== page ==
In Palmdale, Calif., where a 24-year-old black man was found hanging from a tree last week, protesters gathered Saturday to demand answers from local authorities. The Los Angeles County sheriff’s department said an initial investigation indicate the man, Robert Fuller, committed suicide — a conclusion rejected by his family.
In Tampa, pro-police demonstrators stood firmly on the side of law enforcement, describing their gathering as a response to anti-police rhetoric that has become more mainstream in recent weeks.
The “Back the Blue” rally began at the Tampa Police Department’s District 1 headquarters, as a large “Thin Blue Line” flag hung from a crane and signs read “blue lives matter.”
A small dog carried a sign that said “police dogs matter.”
Jim Martin and his wife, Jana, white retirees, drove about an hour from Sarasota to attend the rally.
“We support our police all over the country and we believe all lives matter,” Jana Martin said. “Everyone deserves a good life.”
As Lee Greenwood’s “God Bless the USA” played from a black Ford Mustang, a group of Black Lives Matter supporters arrived, some hanging out of cars and chanting at the “Back the Blue” protesters.
“Respect existence or expect resistance,” one sign read.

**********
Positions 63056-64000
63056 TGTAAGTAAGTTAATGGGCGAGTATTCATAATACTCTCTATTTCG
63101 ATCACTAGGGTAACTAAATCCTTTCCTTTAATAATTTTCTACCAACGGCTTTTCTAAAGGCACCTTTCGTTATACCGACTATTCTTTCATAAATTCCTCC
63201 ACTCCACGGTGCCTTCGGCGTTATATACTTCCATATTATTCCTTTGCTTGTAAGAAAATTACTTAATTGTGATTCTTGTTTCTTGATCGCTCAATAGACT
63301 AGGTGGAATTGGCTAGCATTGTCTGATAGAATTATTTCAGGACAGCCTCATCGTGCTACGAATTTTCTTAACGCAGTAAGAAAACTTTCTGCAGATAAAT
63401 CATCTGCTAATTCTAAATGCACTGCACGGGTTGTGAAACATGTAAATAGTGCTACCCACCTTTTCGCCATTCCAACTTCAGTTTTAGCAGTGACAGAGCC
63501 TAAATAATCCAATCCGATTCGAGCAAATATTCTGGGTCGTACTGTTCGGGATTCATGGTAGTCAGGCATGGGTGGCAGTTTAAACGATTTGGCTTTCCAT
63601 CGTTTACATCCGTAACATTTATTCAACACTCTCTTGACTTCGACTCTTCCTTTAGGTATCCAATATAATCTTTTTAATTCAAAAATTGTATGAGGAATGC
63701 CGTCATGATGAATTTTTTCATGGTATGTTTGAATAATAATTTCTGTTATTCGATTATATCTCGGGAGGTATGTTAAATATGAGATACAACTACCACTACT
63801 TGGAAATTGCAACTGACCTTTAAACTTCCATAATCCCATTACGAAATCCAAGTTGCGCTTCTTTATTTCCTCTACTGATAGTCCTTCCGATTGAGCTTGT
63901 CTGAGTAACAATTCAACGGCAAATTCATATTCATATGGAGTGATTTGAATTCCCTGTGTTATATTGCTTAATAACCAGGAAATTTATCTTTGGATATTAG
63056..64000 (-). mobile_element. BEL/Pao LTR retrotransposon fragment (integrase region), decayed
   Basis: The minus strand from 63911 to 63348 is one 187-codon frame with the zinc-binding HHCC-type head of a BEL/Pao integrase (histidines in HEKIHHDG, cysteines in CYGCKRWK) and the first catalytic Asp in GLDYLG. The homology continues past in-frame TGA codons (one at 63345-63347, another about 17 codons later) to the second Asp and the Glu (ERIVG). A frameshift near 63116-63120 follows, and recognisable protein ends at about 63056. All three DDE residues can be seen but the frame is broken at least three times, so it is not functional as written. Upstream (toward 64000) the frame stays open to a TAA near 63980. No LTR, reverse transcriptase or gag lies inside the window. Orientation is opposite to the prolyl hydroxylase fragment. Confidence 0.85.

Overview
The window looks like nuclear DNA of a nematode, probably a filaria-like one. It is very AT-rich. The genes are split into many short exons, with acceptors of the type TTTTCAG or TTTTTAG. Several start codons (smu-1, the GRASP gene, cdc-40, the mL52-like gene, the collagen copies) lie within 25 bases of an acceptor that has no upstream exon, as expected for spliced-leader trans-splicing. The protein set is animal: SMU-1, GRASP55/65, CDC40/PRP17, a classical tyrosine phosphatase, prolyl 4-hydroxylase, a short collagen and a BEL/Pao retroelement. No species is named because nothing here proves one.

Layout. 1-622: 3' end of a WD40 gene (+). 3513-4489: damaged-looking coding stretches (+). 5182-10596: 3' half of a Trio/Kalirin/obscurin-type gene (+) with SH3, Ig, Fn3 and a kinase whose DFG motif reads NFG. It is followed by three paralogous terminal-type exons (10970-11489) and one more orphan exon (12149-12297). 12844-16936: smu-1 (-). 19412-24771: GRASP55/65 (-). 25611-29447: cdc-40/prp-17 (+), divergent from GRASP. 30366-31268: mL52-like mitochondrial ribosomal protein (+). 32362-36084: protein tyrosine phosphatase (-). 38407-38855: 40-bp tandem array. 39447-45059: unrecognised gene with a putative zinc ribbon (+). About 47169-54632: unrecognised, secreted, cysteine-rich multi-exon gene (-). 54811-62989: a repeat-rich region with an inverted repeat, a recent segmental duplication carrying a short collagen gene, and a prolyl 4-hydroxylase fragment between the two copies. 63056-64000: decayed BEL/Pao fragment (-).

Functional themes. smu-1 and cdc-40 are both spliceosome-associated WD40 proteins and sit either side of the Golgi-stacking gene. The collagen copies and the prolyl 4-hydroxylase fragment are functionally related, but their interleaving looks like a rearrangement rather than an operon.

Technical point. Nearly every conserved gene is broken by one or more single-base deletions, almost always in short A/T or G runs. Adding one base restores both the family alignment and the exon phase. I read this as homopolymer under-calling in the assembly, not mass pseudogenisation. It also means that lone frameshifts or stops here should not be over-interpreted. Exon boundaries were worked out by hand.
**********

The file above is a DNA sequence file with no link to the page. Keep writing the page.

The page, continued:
Monica Beard, 23, a white woman from Bradenton, Fla., said that the group of about 100 was there to counter the pro-police protest.
“I care about the cause, and I want people to know that Black Lives Matter,” she said.
After police got involved to separate the two groups, rally organizer Kristen Krutz asked the “Back the Blue” supporters to disperse.
“I feel that the first hour before BLM showed up was peaceful,” she said. “This wasn’t about race.”
In Washington, a mostly white group of about two dozen gathered on the Mall to show support for law enforcement — the first such event the nation’s capital has seen since Floyd’s death.
The event, called “We Back Blue,” was meant to give conservatives a voice in the ongoing national conversation about the role of police, according to a video posted to Facebook by organizer Melissa Robey. The schedule for the event included speeches and a march to the National Law Enforcement Officers Memorial.
Close to 11 a.m., the kickoff time, the handful of attendees gathered by a boombox playing pop music, picked up custom T-shirts designed for the occasion and posed for pictures. They were nearly outnumbered by the D.C. police on motorcycles who had assembled to guard the procession.
Anti-racism demonstrations also continued in Washington, as people gathered near the White House and the newly named Black Lives Matter Plaza.